The secret of being Britain’s best part-time band

Scottish “ska juggernaut” Bombskare have just been named Britain’s best part-time band. But don’t expect them to change any time soon, frontman Scott McCafferty tells us

If you’ve been avidly following this year’s Get Playing Campaign on the BBC, then you’ll be aware that Edinburgh-based ska outfit Bombskare were proclaimed the UK’s best part-time band in a televised competition aired on BBC 2 over the weekend.

The nine-strong act, referred to as “The Bishops of Bounce” by themselves and their devoted, ever-growing fanbase, were named the winners of the contest by a judging panel that consisted of former Joy Division and New Order bassist Peter Hook, Soul II Soul producer Jazzie B, and Ultravox frontman Midge Ure.

We spoke with the band’s eloquent and affable guitarist/vocalist Scott McCafferty on the immediate aftermath of being crowned Britain’s best part-time band.

“Let’s scotch this rumour; there was no crown, no headgear of any kind,” he deadpans. “We got a wooden trophy which we have already broken.”

Formed “just after the War of the Roses, when ska music was still in its infancy” (actually gigging since 2008), McCafferty, who works behind the wheel of a butcher’s van when not on tour with the band, jokes:

“We formed the band for the same reasons as everyone else – money, glory and free beer.”

“When we’re not in the band, we’re doing the same things as everyone else”, he continues. “Working like idiots for not enough money.

“We have nursery teachers, industrial climbers, truck drivers, joiners, and so on in that fashion.”

The ska sound that Bombskare enthusiastically convey in their energetic live shows, and has made them firm favourites throughout the UK, has it origins in 1950s Jamaica.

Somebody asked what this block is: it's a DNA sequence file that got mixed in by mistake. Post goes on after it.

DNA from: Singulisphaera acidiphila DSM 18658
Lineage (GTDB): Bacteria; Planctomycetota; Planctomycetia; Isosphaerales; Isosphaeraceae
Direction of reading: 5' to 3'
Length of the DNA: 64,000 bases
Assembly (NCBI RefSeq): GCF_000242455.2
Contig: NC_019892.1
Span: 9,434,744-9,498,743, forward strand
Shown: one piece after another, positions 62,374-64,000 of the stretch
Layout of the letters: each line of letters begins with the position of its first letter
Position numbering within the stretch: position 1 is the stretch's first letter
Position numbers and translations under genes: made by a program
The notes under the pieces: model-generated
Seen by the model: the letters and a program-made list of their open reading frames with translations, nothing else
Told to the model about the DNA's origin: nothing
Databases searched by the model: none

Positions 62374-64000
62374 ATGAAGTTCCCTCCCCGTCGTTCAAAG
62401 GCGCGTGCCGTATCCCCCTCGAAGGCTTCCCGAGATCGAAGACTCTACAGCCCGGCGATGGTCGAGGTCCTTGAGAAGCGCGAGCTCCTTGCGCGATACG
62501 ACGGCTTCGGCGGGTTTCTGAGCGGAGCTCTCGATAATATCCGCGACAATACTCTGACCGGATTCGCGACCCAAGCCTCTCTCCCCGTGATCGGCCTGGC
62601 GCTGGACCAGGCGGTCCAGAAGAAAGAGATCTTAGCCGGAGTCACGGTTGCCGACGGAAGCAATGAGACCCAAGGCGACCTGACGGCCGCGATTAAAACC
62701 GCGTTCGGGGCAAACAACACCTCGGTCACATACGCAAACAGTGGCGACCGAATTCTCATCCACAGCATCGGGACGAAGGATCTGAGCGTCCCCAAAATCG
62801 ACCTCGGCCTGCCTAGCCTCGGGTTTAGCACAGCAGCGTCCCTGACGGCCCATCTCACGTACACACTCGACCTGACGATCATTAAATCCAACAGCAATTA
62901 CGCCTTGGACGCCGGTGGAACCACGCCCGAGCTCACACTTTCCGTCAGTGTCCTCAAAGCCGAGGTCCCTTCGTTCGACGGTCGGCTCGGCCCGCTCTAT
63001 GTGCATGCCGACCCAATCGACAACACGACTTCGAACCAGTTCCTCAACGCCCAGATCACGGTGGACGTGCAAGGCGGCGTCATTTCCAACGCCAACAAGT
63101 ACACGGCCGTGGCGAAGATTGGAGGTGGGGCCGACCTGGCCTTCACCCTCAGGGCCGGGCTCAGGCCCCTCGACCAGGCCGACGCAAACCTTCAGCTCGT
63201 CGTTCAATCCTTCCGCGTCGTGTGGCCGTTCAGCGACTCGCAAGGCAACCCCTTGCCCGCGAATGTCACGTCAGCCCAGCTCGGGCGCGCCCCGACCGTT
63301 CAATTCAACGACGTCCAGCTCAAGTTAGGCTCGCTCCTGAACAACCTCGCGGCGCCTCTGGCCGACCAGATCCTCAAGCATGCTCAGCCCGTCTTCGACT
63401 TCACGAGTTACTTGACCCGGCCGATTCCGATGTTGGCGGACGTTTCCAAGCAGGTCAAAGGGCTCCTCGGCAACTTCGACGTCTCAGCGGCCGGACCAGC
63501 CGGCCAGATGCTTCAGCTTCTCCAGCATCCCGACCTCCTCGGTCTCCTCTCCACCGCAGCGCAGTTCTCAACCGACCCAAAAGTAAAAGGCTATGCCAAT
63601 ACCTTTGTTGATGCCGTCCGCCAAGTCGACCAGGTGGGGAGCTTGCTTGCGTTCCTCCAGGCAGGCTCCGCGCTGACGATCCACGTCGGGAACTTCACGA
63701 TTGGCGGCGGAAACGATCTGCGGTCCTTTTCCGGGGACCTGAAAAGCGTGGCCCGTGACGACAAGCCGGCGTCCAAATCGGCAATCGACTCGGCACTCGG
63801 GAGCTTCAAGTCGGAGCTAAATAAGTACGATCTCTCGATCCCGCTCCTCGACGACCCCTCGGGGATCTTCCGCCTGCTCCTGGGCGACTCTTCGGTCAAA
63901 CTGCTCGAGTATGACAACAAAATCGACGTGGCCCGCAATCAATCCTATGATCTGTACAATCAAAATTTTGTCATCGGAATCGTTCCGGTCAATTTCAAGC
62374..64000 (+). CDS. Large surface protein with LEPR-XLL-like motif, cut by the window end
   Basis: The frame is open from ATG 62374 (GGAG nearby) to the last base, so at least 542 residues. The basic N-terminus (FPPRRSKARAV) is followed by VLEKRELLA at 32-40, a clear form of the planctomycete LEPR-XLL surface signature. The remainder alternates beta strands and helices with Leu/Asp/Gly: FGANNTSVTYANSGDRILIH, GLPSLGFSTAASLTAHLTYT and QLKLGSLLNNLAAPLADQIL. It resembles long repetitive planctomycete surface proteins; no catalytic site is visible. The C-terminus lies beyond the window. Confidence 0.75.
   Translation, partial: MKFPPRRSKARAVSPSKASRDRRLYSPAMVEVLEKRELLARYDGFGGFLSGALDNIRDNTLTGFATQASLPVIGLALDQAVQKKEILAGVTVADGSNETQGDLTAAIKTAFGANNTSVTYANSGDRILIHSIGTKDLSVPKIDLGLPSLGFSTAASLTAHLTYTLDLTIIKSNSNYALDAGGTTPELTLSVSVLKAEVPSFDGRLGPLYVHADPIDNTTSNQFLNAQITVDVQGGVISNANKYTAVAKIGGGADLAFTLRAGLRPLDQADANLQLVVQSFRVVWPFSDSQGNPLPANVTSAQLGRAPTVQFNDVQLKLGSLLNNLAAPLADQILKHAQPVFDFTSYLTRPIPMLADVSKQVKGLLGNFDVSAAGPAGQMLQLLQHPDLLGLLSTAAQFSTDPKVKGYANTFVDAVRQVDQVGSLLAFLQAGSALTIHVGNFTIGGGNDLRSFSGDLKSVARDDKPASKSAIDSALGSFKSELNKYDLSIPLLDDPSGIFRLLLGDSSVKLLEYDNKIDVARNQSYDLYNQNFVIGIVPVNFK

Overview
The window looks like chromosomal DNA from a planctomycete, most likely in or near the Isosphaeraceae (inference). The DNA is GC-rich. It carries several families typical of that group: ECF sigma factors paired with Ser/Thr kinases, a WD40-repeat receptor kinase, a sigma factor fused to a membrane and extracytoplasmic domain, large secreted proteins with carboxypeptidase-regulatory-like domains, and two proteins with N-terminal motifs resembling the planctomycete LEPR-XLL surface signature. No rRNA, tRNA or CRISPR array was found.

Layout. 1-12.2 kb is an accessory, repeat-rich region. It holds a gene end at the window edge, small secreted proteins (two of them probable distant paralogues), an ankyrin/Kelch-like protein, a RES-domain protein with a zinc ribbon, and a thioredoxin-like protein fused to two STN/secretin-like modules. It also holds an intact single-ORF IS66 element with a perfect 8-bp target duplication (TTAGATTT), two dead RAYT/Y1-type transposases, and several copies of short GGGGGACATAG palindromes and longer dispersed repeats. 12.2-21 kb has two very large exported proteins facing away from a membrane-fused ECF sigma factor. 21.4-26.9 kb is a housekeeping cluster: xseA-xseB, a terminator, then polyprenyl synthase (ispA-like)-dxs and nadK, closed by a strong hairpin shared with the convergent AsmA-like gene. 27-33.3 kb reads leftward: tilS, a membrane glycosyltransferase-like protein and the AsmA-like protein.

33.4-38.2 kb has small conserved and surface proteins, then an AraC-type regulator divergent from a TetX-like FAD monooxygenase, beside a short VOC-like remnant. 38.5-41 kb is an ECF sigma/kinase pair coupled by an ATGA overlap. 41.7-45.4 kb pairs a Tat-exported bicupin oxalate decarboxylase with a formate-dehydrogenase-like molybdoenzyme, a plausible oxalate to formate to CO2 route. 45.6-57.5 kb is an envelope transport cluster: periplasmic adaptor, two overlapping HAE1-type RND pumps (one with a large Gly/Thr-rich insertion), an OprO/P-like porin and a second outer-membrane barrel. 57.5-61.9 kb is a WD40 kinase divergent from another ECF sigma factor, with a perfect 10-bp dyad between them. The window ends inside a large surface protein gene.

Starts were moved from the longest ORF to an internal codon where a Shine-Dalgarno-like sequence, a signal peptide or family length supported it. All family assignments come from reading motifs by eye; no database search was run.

Seen as a prelude to the reggae genre that would go global from the late 1960s, ska enjoyed a popular resurgence in the UK during the 1970s and 80s through bands like Madness and The Specials.

On the enduring popularity of ska, McCafferty comes up with a nice comparison:

“Ska music is dance music. It’s like analogue techno, so as long as people are dancing it will continue to resonate.”

Ahead of their upcoming gig this Friday at Edinburgh’s Studio 24, the band is optimistic that their victory on the programme will allow them to continue pursuing their passion on a more frequent basis, with “more gigs further afield”, as well as encouraging more people to support talented, up and coming UK bands and live music in general.

With a packed roster of upcoming shows this year including Glasgow’s O2 ABC this Saturday and Hampshire’s Boomtown Fair in August, McCafferty and co’s years of hard work and commitment to their music seems to be paying off.

“Hopefully, the TV show will raise awareness of the fact that there are hundreds, thousands of great bands out there, playing live.

“We should all get out there and support live music, wherever it is.”

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